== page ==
Updated 4 months, 2 weeks ago

Highly effective antibody against HIV identified

The National Institute of Allergy and Infectious Diseases (NIAID) announced a few weeks ago that a “remarkable” breakthrough has been made in the study of preventing and treating the human immunodeficiency virus (HIV), the virus that leads to acquired immunodeficiency syndrome (AIDS).

This monoclonal antibody is known as VRC01 and initially used in primates was cloned from people with AIDS and neutralized several virus types from Africa, America, and Asia, in a way necessary to be effective in humans.

In treatments with simians, some of these antibodies have demonstrated to protect against HIV for intracervical and vaginal infections. Researchers have not been able to research the same for the penis due to the difficulty of obtaining a sample of the area.

In tests carried out in more than 100 participants, they have not recorded any secondary effects. A person needs to be vaccinated with the virus every two months, although the ideal scenario would be to guarantee its effect for six months.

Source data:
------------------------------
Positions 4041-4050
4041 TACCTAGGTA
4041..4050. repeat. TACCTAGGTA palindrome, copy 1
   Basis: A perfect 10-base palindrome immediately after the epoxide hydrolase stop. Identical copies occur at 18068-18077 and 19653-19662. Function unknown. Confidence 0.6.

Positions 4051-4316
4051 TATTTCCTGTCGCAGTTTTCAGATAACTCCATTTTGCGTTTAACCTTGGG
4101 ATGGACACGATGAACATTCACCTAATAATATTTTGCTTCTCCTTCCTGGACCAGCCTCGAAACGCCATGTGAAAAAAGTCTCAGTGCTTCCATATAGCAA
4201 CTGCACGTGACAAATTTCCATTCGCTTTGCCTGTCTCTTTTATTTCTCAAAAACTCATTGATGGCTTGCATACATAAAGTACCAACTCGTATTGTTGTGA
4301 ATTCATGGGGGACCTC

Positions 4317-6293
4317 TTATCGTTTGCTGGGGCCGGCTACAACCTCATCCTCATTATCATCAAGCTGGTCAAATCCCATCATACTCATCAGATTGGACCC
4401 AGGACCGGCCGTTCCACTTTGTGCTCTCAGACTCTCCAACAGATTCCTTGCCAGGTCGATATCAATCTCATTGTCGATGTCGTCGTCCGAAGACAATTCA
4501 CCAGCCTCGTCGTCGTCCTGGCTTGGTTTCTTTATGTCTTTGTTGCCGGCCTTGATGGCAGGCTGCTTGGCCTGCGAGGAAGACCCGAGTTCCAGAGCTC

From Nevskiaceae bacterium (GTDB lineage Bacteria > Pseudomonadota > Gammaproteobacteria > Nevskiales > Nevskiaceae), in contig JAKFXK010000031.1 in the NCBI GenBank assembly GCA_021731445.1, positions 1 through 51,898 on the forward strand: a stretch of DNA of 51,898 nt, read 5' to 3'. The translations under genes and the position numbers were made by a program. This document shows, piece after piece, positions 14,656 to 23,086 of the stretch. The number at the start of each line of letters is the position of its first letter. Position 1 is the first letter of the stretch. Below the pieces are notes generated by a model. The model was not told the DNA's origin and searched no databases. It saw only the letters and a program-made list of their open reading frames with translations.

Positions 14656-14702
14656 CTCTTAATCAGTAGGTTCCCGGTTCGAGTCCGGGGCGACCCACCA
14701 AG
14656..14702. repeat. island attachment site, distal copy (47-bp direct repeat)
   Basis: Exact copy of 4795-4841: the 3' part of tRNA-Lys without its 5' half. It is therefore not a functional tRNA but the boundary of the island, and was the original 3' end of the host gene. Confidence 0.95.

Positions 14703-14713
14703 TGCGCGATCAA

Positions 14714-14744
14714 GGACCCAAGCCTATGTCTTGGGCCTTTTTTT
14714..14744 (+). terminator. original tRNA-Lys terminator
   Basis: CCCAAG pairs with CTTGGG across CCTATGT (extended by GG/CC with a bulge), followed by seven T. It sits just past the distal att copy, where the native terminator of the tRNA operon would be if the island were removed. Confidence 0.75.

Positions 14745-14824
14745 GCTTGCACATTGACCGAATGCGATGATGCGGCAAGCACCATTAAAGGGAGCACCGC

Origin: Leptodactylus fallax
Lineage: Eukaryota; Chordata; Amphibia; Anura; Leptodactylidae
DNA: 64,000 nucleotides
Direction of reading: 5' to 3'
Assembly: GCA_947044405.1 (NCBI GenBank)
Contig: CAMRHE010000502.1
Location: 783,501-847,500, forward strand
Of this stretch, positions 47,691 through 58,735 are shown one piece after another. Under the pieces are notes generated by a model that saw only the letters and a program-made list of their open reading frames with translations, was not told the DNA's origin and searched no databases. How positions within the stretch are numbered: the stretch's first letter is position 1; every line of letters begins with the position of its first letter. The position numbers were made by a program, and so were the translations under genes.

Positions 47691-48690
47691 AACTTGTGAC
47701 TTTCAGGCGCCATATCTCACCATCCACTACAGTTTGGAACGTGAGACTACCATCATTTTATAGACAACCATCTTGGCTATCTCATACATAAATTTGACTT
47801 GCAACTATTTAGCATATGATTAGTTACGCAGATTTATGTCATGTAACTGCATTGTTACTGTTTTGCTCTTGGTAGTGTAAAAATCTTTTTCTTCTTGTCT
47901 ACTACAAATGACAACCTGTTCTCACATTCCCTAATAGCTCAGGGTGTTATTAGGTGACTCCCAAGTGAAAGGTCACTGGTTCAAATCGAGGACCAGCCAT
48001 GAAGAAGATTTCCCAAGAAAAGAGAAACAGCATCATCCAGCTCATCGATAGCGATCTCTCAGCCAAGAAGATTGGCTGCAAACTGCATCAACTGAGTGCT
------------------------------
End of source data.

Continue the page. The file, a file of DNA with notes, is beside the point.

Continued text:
Researchers have had previous success with other antibodies, but N6 appears to be more effective, neutralizing 16 of the 20 strains which have so far resisted all kinds of medication.

For example, in 2010, an antibody called VRC01 was discovered by scientists at NIAID’s Vaccine Research Center (VRC). VRC01 blocks approximately 90 percent of HIV strains from infecting human cells.

“Like VRC01, N6 blocks infection by binding to a part of the HIV envelope called the CD4 binding site, preventing the virus from attaching itself to immune cells,” NIAID explains.

The new discovery has potential benefits far beyond preventing and treating HIV as well. Studying exactly how N6 works could potentially lead to breakthroughs in other anti-viral antibodies.

“The scientists, led by Mark Connors, M.D., of NIH’s National Institute of Allergy and Infectious Diseases (NIAID), also tracked the evolution of N6 over time to understand how it developed the ability to potently neutralize nearly all HIV strains,” the press release states. “This information will help inform the design of vaccines to elicit such broadly neutralizing antibodies.”

Finally, UNAIDS has claimed that there were approximately 36.7 million people worldwide living with HIV/AIDS at the end of 2015. Of these, 1.8 million were children younger than 15 years old. It was also reported that majority of these patients come from low- and middle-income countries. As of the present time, it has been estimated that only 54 percent of people infected by the virus are aware of their status.

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